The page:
The Five Pointed Blessing

May God bless every stone you walk upon. May God bless every stone you throw.
May God bless every fire that heats you. May God bless every heated fire with wisdom.
May God bless every river to bring you home. May God bless your ideas to flow like a river.
May God bless every breath you breathe to be wind in your sails. May all wind blow you true.
May God bless your spirit. May your spirit be richer than gold.

My favorite trip (katakana)

The Price is Right:
ザクリ ニーボーン
わたしは じゅうくさい でした、メキシコに とても だいたのしかったです トリップをいきましたよ。 はじめて ひこうくに のりました。 わたしのホテルは となりのうみべ でした。 ピンク と おおきかったです。 てんきは いつも あつかったです、 でも かぜは よかったです。 わたしのへやは ちいさかったです と やさしかったです。 だれは とうぎゅう を みました。 ダウンタウンに かいもの を いきました。 メダルのシルバー と ひまきのキュバ を かいました。 うみに ふね を いきました。 じょうだまのカナダ を あいました。 わたしは メキシコ また を りょこいますから。

The most fun trip I ever took was a trip to Mexico when I was 19. I rode a plane for the first time. The hotel was on the beach. It was huge and pink. The weather was always hot but there was a nice breeze from the sea. Our room was small but comfortable. While there, I went to see a bull-fight. I went downtown to shop. I bought a silver medallion and Cuban cigars. I met a beautiful woman from Canada. I went out to sea on a boat. I will possibly to travel to Mexico again.


On Descartes' First and Third Meditations

  1. Existence of Self
    1. Define Rationalism
      1. Rationalism is the use of reason to ascertain knowledge.

    2. Define Empiricism
      1. Empiricism is the use of senses and measurement to ascertain knowledge.

    3. Descartes' view of the self
      1. Descartes believed that thinking logically necessitates a thing which is doing the thinking. “Cogito ergo sum”, is the crux of his argument regarding the existence of self which is a latin phrase roughly equivalent to: “I think therefore I am.”
        1. Arguments: To be able to consider my non-existence, I must necessarily exist. To be deceived, I must exist. Thought and existence are dependent provident of eachother. He then claims “I am the thing that is thinking.” This is intended to prove existence of self.

    4. Hume's arguments
      1. Hume differentiated between an idea and an impression. An impression is an inexact copy of an object stimulating the senses. An idea as related by Hume means an arbitrary unit of thought. An impression is formed by abstracting ideas from a stimulus (what he refered to as esse.) This abstraction in other words is the imperfect copying in action. He tries turning the cogito on it's head, so to speak, by asserting that all experience lies within the mind rather than a substratum. Substratum are the words represented by an idea (or, alternatively: representing an idea). Hume refers to “frames”, or specific points of time. Each passing moment is one of these frames and each frame is at least a little different from all the others in a person's life.

    5. Kant's critique of Hume
      1. Transcendental Argument:
        1. The transcendental argument of Kant and others is similar to the cogito, he states that knowledge presupposes the existence of God: If there were no God, then there could be no knowledge. There is knowledge. Therefore God exists. There is very little difference in the essences of the transcendental argument and the cogito. In fact, the transcendental argument strengthens the cogito.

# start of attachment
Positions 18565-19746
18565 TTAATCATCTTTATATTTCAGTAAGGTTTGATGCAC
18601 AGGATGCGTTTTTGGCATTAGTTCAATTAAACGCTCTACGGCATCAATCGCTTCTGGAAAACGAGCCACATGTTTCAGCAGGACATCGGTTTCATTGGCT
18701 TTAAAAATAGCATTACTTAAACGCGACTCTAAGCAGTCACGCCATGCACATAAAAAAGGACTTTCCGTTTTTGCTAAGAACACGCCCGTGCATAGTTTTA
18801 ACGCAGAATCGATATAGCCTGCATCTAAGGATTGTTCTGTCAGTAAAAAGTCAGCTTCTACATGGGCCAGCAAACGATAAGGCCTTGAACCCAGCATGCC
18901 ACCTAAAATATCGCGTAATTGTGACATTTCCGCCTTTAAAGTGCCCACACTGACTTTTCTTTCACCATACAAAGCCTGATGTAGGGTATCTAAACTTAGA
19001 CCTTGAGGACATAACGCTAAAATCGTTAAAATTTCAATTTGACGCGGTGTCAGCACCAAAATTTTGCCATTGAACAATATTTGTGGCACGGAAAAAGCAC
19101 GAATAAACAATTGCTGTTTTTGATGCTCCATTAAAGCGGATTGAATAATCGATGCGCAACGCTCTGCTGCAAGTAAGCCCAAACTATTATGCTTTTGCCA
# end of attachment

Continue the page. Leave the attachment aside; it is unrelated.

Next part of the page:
6. Soundness of Hume
      1. The use of 'framing' is a valid argument. However, I view impressions as a subset of ideas. A refutation of a subset does not refute the whole set. I agree with Descartes that all ideas are affected by judgement. I also agree with Hume that that an idea has a name does not give it a factual basis.

      2. He does not consider time as a continuum. This is evident in quantum theory, a model of physics. Specifically, the Planck constant which proves mathematically there exists a size so small that it is physically equivalent to zero size. And partly derived from this is the Heisenberg Uncertainty Principle, which proves mathematically that objects at such a small magnitude can have an undefined state where it is simultaneously in multiple states such as radioactivity. I think that Hume would reject my argument because he stated that numbers are to him an invalid proof of existence.

  2. Does God exist?
    1. Descartes' Ontological Argument
      1. What I perceive clearly and distinctly must be true.

      2. What I experience through senses are ideas of material objects themselves.

      3. Judgement is driven by impulse and impulse is frequently inaccurate, so judgement is an imperfect faculty of the mind.

      4. I am not perfect.

      5. What I am calling God is the perfect cause of all things.
        1. The more I give my attention to a thing, the less it seems likely to be internal.

        2. An effect cannot be more perfect than it's cause.
          1. Perfection is a positive quality to its highest degree.

        3. That I make false judgements proves there is something more true than my idea that is the cause of my idea. This I call substance.

        4. There are two types of things that exist.
          1. Things that think: minds.

          2. Things that have substance: bodies.

        5. If I were the cause of myself I would be perfect.

        6. If I were God I would know myself to be God.

        7. The fact that I doubt myself is an imperfection.

        8. I must have been caused by some thing more perfect than myself.

        9. The thing that is the cause of all is all-perfect.

        10. God is a thing that exists in substance.